The disciplinary process for inmates in Saskatchewan jails includes several unfair aspects, according to Saskatchewan’s ombudsman.
Ahead of her annual report released Tuesday, Mary McFadyen investigated the process for correctional centre inmates charged with disciplinary offences while in custody. Such breaches can include fighting, gang involvement, threats or trying to escape custody.
Offenders are then brought before a panel of corrections officials to determine whether they or guilty and what punishment they should receive.
“It needs to be quick, but it still needs to be full and fair,” McFadyen said in an interview.
The ombudsman found inmates often did not receive enough information about the allegations, which affected their ability to prepare for a hearing. In some cases, they weren’t allowed to call inmates to testify on their behalf and could not question staff witnesses.
Video evidence from closed-circuit cameras was sometimes viewed as “too cumbersome” to include during a hearing, despite being the clearest depiction of what happened, McFadyen said.
Offenders were also denied the option to have someone else represent them during a hearing, according to the report.
McFadyen said it’s also a “very awkward situation” for corrections officials to preside over a panel that weighs correctional officer evidence against inmate evidence.
“They really didn’t have any training on that. Some of them had gotten training when they first started and had no training afterwards,” McFadyen said.
In total, the ombudsman had nine recommendations for the province’s Ministry of Corrections and Policing, all of which were accepted.
“Work is underway to implement each of the recommendations to improve the discipline system in Saskatchewan correctional centres,” according to ministry spokesperson Marieka Andrew.
Andrew said the safety of staff, inmates, the public and correctional centres are the primary considerations when it comes to inmate discipline.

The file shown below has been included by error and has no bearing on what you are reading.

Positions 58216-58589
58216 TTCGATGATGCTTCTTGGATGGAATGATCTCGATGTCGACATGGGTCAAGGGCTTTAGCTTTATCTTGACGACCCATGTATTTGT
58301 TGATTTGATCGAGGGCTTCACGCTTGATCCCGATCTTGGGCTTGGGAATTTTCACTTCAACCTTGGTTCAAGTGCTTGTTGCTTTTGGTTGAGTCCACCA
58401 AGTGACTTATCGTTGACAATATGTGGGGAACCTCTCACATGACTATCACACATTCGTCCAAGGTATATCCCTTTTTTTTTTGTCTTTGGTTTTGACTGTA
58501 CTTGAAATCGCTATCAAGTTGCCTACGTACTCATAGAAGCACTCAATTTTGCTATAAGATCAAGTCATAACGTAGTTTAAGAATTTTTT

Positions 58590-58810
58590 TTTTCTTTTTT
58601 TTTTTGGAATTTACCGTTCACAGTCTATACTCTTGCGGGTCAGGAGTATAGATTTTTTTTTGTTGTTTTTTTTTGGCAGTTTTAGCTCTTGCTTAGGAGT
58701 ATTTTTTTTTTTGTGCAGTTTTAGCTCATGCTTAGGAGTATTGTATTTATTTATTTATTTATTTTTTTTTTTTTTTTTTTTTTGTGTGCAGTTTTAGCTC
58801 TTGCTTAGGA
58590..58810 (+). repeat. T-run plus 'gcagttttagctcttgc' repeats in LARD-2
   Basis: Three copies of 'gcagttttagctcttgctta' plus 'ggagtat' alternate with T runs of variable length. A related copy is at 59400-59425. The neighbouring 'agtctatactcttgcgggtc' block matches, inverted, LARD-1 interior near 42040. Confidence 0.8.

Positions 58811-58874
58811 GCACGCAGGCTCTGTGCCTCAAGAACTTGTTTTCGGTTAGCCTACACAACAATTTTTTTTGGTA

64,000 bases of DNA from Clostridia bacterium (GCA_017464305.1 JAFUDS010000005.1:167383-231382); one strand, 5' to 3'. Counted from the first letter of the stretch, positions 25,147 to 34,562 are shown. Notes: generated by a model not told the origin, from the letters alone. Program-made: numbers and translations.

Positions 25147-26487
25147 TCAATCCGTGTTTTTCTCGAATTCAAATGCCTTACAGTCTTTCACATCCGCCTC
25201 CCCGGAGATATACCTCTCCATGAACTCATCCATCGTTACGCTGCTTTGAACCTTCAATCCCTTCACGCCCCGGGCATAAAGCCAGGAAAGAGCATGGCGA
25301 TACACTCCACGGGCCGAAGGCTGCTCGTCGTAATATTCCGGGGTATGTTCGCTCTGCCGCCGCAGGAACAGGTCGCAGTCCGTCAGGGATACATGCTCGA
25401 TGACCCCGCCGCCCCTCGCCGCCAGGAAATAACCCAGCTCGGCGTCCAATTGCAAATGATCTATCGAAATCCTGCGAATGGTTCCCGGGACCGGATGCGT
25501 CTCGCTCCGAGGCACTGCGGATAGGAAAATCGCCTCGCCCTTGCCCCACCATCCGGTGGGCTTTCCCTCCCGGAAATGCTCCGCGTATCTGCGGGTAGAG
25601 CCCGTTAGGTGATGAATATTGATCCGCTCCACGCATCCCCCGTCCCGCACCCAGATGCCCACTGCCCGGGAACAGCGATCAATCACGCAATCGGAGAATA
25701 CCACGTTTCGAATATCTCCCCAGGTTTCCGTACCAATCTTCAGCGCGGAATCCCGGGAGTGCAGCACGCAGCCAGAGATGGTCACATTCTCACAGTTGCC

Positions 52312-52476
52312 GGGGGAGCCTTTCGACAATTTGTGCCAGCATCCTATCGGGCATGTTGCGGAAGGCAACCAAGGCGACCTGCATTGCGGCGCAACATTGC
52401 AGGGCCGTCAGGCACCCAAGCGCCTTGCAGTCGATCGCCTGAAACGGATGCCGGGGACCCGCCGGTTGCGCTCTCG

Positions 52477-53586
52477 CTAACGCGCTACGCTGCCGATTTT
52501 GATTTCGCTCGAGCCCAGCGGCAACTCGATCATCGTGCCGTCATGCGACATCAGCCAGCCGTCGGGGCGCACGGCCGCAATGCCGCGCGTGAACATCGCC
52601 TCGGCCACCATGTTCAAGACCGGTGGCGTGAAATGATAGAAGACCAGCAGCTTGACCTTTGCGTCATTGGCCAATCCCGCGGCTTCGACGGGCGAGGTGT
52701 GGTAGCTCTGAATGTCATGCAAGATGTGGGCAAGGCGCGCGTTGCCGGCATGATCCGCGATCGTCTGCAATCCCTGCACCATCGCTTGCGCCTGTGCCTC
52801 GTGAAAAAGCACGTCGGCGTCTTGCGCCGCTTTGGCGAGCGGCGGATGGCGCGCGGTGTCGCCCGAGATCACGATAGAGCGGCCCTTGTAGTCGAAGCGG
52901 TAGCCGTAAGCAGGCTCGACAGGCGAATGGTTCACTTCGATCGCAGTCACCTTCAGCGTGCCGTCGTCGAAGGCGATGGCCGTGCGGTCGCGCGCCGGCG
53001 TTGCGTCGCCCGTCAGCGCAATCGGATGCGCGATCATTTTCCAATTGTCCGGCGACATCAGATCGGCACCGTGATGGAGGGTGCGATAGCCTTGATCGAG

The ombudsman’s report also delved into the costs of prescriptions in long-term care facilities.
The report cited a complaint in the former Saskatoon Health Region, in which two people said their father moved into a care home and his prescription costs ballooned from $45 per month to $113 per month.
Because long-term care facilities contract out prescription services to pharmacies, the ombudsman’s report found residents become a “captive market.”
McFadyen found requests for proposals (RFP) issued by the health region failed to include pricing as a metric in determining whether a contract is awarded.
The ombudsman recommended the Saskatchewan Health Authority (SHA)’s RFP process include price as a factor when pharmacies are considered during the bidding process.
In a statement sent Wednesday afternoon, the SHA said it accepts the ombudsman’s recommendations. With twelve health regions amalgamating into a single authority, the SHA said there has been a review around policies and contracts to develop best practices and standards.
The health authority has created a standard template for pharmacy contracts, which includes total prices, fees and charges, the statement said.
According to the SHA, all current pharmacy contracts are under review, and as they expire, contracts will be subject to the updated RFP process.
The full report is available on the ombudsman’s website.